Tuesday, July 25, 2017

Hooked on Math: Summer Hacks


A weekend at an EdTeachTeam Summit in the middle of the school year often leaves my mind reeling, and Monday morning always comes a bit too quick. Finishing off Sunday afternoon with picking one new thing to roll out on Monday certainly helps to ease some of the anxiety due to the strong desire to completely makeover my classroom overnight! Your PLN will also help to hold you accountable as you can explore other #onenewthing posts the following evening.

This summer has certainly presented a wonderful opportunity to roll out more of these great ideas. Prior to the start of summer school, I was inundated with #GooglePDWeek, and the timing could not have been better for “Hacks for the Math Classroom.” I was finishing up prep for a six week math course designed for entering fourth graders, and I was excited to explore some of these new ideas, along with a few projects from the spring.


This past year, our class fell in love with Kahoot! and I was ready to use it as a fun formative assessment throughout the summer! As soon as Kyle Pearce presented on Knowledgehook, I knew immediately that I had to try it out! Knowledgehook provided similar features as a Kahoot! quiz--teachers created an assessment, students joined a Game Show via a class code, and teachers had access to the results immediately. Knowledgehook, however offered a handful of different features that was too great to overlook!

1. Multiple Answer Options

While Kahoot! quizzes were limited to multiple choice questions, Knowledgehook offered other options such as “Free Form” questions, which required a student to enter a number or text response. Along with the traditional multiple choice option, Knowledgehook also offered the option to create multiple choice questions with multiple answers, challenging students to “mark all that applies.”

2. Time Bonus

A unique feature of Knowledgehook is the ability to disable the time bonus before beginning a Game Show. While efficiency is important, a timer often led to students either not completing their best effort, or not trying and opting to guess, figuring that they’d run out of time first. In the classroom, we often tell our students to slow down and take their time, but a time bonus seems to reinforce the opposite message.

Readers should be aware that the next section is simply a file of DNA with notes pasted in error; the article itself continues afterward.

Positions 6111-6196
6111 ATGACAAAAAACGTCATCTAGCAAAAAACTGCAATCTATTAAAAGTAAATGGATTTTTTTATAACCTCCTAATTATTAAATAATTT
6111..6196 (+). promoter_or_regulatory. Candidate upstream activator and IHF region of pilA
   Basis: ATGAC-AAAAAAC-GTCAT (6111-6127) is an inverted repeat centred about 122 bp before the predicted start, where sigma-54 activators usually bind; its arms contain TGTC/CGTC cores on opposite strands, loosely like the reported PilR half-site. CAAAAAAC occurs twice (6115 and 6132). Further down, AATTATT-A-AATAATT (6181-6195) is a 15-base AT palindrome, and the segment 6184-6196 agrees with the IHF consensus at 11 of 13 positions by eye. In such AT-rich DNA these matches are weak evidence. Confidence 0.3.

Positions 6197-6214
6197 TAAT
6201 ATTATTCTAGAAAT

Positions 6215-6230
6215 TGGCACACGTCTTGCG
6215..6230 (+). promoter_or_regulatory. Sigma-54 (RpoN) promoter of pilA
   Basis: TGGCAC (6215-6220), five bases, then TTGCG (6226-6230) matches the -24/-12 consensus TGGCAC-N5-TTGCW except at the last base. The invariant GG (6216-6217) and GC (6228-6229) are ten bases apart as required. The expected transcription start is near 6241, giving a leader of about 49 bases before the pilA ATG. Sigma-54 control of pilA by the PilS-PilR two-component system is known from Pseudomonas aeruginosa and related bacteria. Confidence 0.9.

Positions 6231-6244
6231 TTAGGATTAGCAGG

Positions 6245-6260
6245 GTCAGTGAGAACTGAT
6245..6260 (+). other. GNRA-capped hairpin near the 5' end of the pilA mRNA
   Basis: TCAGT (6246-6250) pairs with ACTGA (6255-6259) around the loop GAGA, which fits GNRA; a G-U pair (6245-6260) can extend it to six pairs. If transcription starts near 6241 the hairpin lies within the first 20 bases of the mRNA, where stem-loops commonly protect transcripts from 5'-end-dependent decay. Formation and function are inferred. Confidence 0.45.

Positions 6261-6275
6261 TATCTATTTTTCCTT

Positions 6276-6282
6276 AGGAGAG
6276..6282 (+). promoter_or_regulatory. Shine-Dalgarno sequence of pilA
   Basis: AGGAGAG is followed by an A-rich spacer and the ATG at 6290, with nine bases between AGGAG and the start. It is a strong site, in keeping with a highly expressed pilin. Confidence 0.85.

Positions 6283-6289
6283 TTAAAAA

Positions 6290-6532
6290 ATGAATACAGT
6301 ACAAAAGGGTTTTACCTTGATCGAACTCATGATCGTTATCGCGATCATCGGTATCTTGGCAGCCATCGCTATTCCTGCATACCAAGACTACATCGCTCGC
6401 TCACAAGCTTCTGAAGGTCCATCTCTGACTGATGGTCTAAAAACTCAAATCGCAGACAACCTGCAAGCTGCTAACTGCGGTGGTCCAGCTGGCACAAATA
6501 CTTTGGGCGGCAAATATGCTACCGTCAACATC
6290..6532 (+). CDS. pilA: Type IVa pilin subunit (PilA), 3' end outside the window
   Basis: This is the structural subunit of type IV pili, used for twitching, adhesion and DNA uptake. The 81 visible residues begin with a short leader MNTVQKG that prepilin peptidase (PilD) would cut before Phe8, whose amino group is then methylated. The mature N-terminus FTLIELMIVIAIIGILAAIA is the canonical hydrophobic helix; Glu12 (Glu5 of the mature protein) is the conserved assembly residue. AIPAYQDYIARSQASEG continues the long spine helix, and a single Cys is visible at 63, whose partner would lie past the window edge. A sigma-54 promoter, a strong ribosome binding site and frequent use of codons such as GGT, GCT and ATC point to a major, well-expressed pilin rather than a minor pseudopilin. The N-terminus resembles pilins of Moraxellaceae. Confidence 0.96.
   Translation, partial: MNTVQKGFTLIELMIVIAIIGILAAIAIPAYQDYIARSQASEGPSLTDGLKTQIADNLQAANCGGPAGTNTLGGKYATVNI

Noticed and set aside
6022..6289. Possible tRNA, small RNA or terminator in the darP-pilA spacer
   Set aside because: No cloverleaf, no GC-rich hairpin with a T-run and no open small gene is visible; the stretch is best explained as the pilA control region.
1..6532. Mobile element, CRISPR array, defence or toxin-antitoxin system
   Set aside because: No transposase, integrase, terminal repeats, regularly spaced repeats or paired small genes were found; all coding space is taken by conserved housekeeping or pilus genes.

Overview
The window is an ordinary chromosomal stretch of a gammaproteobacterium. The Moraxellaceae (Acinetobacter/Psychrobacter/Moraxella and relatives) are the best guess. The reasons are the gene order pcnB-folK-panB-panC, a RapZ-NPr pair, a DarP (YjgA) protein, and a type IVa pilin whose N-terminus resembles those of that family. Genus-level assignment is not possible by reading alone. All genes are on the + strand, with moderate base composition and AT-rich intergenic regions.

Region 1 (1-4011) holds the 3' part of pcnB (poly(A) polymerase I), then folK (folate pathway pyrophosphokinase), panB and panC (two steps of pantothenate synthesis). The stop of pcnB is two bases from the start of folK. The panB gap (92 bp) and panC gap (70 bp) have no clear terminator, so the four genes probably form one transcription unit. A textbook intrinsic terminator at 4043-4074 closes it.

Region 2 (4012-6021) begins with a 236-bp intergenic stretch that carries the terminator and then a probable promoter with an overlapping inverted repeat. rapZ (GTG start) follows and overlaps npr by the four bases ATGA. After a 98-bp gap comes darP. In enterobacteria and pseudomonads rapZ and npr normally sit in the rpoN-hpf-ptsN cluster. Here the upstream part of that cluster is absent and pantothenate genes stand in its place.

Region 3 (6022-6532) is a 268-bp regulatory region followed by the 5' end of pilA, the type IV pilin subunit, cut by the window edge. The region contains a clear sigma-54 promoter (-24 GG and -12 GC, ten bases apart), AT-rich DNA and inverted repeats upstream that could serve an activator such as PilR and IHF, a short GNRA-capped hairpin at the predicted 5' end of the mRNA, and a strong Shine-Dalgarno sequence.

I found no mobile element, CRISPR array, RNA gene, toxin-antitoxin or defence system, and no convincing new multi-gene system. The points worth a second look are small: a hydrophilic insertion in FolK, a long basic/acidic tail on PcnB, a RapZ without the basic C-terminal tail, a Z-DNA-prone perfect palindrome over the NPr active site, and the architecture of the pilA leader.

3. Upload Solution

After answering a question, students have the option to upload a solution using a document from their device or by taking a photo. Teachers can view the images that are uploaded and students have the opportunity to share their thinking with their peers and see multiple solutions to the same problem. Building a classroom culture that promotes a safe learning environment is essential to establish first, but this is also a great way to have students share incorrect solutions to get feedback on how they can improve their process in the future.

4. Leaderboard

The leaderboard is also a feature that teachers have control of using Knowledgehook. Students, partners, or groups can compete against each other, but when toggled off, the leaderboard then turns into #ClassWins! The teacher can set a “celebration threshold” to determine what will qualify as a #ClassWin, which is celebrated with a silly GIF. This option seems to have had a positive impact within our classroom to support all levels of ability.


Students partnered up and played our first Knowledgehook Game Show on iPads, and were armed with notebooks as scratch paper. I did challenge the groups to upload a solution for every question, which required students to really think about the process they used to solve a problem, and why they chose that strategy. It was amazing to see the students collaborating to determine whether they were using an appropriate strategy and whether they were sure of their solution. With no time bonus, students were more than willing to go back and check their work! When groups had a student that did not understand the problem, their partner was able to work through it with them without fear of running out of time. The collaboration that took place was incredible! With just a few tweaks to the functions of the assessment, students still had a great time and seemed to benefit exponentially! While I’m sure Kahoot! will still have a place in my classroom this fall, Knowledgehook Game Shows will be an easy go-to option for some exciting math formative assessments!




Tyler Yamamoto
Third Grade Teacher
University Schools
Greeley, CO Twitter
@tyamo8





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